Derek Carr was impressed with New Orleans Saints center Erik McCoy before he ever took a snap from him.
Carr had just signed with the Saints in March and was starting to do his research on his new teammates. One of the first clips he saw was a play from a game between the Saints and Green Bay Packers in the Superdome.
McCoy, blocking some 40 yards down the field, was running 16.22 mph on this particular play, according to Next Gen Stats.
That was a tad faster than the 15.28 mph teammate Alvin Kamara was clocked at on that same play that resulted in one of the more spectacular touchdowns of Kamara’s career.
Carr immediately texted the video to McCoy with a message.
“This is so beyond impressive,” Carr told McCoy. “If we get everybody to play like this, if we can lead everybody and teach everybody to play with that kind of effort, it will be a special time.”
That game was from three years ago, which tells you all you need to know about how thorough Carr was in learning everything he needed to know about his new teammates. He didn't just study the skill position guys. He also noticed the details of the often underappreciated guys up front who have the task of protecting him.
He noticed McCoy right away.
“That’s just something that stuck out to me,” Carr said. “It wasn’t just one time. I watched another play and it happened and I was like, 'OK, I’m not texting him 18 times.' But every time, this guy plays so hard.”
A bond was formed as soon as McCoy got the text. Carr was impressed with McCoy, and McCoy was just as impressed with Carr.
“I knew then that this guy is ready to work,” McCoy said. “He’s watching film from 2020 and this is right after he signed so I’m thinking, ‘Dang, I hadn’t opened my iPad in a month and he’s already ready to work.’ ”
Fast-forward to the past three weeks of practice at the Saints’ organized team activities, and the chemistry between quarterback and center continues to grow.
And so does the respect between the two.
“It’s just his football smarts,” McCoy said of Carr. “He’s super intelligent. He sees things all over the field and calls them out with ease.”
Carr has made playing center easier for McCoy. Carr handles calling the pass protection now.
“It takes some pressure off,” McCoy said. “It makes it a little bit more of where I can just go play football, which is invaluable.”
Although OTAs were voluntary, McCoy didn’t really see it that way. For him, they were mandatory. He knew it was important for him to get all the time he could with Carr.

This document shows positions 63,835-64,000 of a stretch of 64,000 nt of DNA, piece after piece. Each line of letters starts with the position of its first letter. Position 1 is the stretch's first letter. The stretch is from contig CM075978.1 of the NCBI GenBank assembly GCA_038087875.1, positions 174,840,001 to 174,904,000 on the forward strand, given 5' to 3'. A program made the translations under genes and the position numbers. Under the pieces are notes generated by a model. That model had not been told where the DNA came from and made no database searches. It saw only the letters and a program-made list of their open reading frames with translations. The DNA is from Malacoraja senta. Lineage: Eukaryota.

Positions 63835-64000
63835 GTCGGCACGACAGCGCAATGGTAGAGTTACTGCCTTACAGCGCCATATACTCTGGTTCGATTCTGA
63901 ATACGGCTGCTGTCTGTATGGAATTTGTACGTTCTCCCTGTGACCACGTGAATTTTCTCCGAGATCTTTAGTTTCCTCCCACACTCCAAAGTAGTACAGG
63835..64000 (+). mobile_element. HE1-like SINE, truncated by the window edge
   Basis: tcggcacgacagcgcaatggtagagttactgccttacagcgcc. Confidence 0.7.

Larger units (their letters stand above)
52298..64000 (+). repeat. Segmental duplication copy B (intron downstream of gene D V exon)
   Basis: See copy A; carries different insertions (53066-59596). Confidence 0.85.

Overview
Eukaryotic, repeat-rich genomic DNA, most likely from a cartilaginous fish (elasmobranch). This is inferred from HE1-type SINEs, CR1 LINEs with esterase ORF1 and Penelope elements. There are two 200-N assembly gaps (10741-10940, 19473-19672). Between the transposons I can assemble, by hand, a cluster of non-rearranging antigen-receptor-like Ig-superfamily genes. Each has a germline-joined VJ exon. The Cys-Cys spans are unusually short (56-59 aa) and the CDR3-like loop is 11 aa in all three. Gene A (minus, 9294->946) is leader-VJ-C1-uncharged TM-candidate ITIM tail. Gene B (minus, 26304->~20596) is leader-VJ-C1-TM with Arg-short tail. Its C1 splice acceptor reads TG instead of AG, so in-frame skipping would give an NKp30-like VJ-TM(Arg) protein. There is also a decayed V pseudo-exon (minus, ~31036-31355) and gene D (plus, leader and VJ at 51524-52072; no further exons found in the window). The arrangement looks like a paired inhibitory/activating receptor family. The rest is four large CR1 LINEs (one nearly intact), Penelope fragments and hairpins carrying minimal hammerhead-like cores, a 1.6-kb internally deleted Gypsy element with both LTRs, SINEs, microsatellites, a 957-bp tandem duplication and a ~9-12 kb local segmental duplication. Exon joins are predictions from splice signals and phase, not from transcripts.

“I needed to get familiar with this guy and how he plays and how he communicates,” McCoy said. “… I look at this as a time to get better than last year in all aspects, mentally and physically.”
While McCoy has had to get familiar with a new quarterback, he’s also had to get familiar with a whole new set of offensive linemen during OTAs. He’s the only starter who practiced in OTAs.
Right tackle Ryan Ramczyk, left guard Andrus Peat and left tackle Calvin Throckmorton chose not to attend the voluntary sessions. All three of those players are expected to be back at practice next week for the three-day mandatory minicamp. Right guard Cesar Ruiz and left tackle Trevor Penning, who was Throckmorton’s backup last season, are rehabbing injuries.
It left McCoy up front with a group of players with a little less experience. He expects that to pay off in the long run.
“It gives me a chance to learn everybody better, not just as a player, but as a person,” McCoy said. “I get to learn their tendencies and how they communicate and all those things. When the inevitable happens during the season, I’ll have familiarity with those guys.”
And he’ll also have familiarity with Carr, the latest Saints quarterback in what has been a carousel at the position over the past few seasons with all of the injuries. The two of them will spend minicamp and then training camp continuing to build chemistry as their appreciation for each other grows.
“He’s a Pro Bowl-caliber player,” Carr said of McCoy. “You see the talent. You see the smarts. And now hopefully we can get some wins so those guys up front can get recognized like they should.”